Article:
Wednesday, January 24, 2007

A great day to die!?

Have you ever thought of it? We all have our own preferences in respect of the way we die. But do we have a particular day in mind?

The perfect dying day

I came to this question when I was looking at a picture of Abbe Pierre, died age 94, on a billboard, with a crowd passing it. First of all: what counts is the way you live, I thought. That will largely determine the way, and most likely also the day you die. Abbe Pierre has died a loved, and probably highly lovable man. That is a good measure, so it seems.

You can also think of words like successful, talented, bright, kind etcetera, but love sums it all up. How could you ever be successful without being wanted, which is equivalent to being nice? And let’s exclude success that can only be attributed to greed and deceit.

So really, love is the key to the day you die. And it is the love you give, not the love you receive, even though in most cases they are always equivalent. But it is the love you give that counts. And love is what you give to the benefit of something or someone dear to you.

So the first benefit you give will be a benefit to your family: that they do not have the burden of your aging process.

The second benefit is one to society: that your death will not cost too much - particularly in the (last) period of your life - because you so much wish to extend it.

The third and perhaps last benefit that comes up in me is the benefit to yourself: not to suffer unduly when you are dying.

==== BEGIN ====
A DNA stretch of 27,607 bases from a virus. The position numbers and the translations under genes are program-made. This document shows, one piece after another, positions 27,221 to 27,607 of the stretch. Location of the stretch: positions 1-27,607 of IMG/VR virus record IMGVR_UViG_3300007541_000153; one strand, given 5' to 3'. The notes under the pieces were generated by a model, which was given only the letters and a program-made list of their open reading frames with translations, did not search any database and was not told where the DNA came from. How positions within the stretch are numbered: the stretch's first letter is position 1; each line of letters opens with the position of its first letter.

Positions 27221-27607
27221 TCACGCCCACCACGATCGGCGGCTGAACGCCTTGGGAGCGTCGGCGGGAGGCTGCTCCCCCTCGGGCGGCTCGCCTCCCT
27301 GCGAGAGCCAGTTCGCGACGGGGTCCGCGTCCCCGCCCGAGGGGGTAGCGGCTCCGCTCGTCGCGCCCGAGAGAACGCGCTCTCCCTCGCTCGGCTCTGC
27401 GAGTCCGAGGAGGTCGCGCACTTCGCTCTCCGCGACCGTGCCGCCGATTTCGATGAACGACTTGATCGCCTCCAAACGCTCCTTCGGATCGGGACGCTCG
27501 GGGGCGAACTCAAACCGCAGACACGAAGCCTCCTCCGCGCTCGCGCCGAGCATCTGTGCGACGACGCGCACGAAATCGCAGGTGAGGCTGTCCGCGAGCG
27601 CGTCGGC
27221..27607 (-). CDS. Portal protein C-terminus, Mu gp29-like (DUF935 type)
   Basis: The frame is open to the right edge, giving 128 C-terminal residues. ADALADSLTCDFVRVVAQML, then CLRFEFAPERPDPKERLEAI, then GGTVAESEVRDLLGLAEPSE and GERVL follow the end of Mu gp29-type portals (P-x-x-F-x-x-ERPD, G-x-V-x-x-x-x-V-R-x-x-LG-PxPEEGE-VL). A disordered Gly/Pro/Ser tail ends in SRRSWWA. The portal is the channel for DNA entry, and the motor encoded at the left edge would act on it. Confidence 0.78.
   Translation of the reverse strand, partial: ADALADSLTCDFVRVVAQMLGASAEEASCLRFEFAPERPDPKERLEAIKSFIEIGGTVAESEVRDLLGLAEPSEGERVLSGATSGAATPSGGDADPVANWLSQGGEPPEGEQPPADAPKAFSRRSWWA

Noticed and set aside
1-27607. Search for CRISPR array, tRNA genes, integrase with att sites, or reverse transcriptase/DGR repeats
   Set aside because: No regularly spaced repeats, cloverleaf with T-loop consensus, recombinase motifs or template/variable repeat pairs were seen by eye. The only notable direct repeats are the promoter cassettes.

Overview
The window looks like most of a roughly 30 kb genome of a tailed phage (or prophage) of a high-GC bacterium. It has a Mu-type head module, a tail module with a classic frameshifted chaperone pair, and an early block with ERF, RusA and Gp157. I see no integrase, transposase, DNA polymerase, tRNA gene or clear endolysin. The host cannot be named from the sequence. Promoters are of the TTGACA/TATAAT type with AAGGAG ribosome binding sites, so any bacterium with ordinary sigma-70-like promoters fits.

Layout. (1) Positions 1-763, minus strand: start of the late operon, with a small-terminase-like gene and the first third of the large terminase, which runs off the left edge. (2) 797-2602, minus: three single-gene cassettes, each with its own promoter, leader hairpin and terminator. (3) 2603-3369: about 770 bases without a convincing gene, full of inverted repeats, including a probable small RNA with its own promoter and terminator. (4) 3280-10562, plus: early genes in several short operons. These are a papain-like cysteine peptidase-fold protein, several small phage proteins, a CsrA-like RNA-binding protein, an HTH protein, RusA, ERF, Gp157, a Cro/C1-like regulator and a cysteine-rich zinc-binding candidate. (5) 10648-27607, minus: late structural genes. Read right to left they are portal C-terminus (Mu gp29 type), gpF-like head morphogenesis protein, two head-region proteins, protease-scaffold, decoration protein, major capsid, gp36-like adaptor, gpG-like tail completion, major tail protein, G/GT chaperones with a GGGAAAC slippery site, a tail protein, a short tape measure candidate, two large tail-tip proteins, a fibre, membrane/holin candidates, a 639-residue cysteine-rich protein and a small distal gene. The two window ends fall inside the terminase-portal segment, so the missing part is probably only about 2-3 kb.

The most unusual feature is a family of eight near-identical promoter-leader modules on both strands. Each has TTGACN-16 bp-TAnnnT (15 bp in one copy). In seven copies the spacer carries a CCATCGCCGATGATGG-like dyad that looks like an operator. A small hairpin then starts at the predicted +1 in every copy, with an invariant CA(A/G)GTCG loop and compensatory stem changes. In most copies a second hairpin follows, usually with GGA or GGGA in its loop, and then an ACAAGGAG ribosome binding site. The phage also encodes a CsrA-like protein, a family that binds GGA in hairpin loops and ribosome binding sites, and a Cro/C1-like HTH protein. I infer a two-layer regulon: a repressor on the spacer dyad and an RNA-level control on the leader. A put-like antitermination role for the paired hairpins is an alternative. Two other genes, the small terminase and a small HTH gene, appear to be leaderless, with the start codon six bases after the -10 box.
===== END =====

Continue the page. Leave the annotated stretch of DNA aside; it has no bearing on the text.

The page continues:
OK so this settles the context of a good death. All of it, so I would think, leads to a firm decision to be made by yourself as to the way you live and the day you die. It is a matter of common sense.

Thus, we get to the ideal day. It must be one without pain, with a lot of sunshine and love all over. It must be the day of fullfilment, all purpose done. This is not necesssarily the day of your retirement. Retired people still are of great value to society. The entire civilization of mankind is based on the caution, wisdom and courage of people of considerable age.

So, live a good long life. Help yourself and thereby help others. Go for a long term target with a reasonably obtainable fullfilment. Don’t dream your life away. And bow graciously for the gift of life at the right time, and take your leave.


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1:44 PM  
Blogger Theo E. Korthals Altes said...

Thank you!

2:38 PM  
Blogger lyn said...

well Theo, you summed it up all nicely and I absolutely agree, but for one thing and that is that one need not to go through self-sacrifice.. I used to think so, but realized along the way that that is not necessary. If you know who and what you are and love yourself, then all the love you give to others will be unconditional, there will not be the feeling of self-sacrifice because you are ok with what you give, it feels natural and good and even gives pleasure..
I agree to the fact that a lot of young people, though in my opinion it is more the between the agegroup of 35 and 45, are losing themselves and therefore forget to live, they are all focussed on their goal, whatever it is and forget that the way to that goal is more important than reaching that goal.. the younger agegroup, say 18 to 35 is more aware of what goes on in the world and in their lives, at least the ones I know, they are very intent on living life to the fullest and seem to realize that every day is one to be treasured, they live in the moment of NOW, not in the past or the future..

Thanks for writing yet another interesting article.. since my godfather passed on yesterday, my thoughts were exactly on the spot!

Love and light to you,

3:08 AM  
Blogger Margreet said...

One can only give love, if one is able to receive love. Well, that's my philosophy.

Nice Blog Theo!

6:55 AM  

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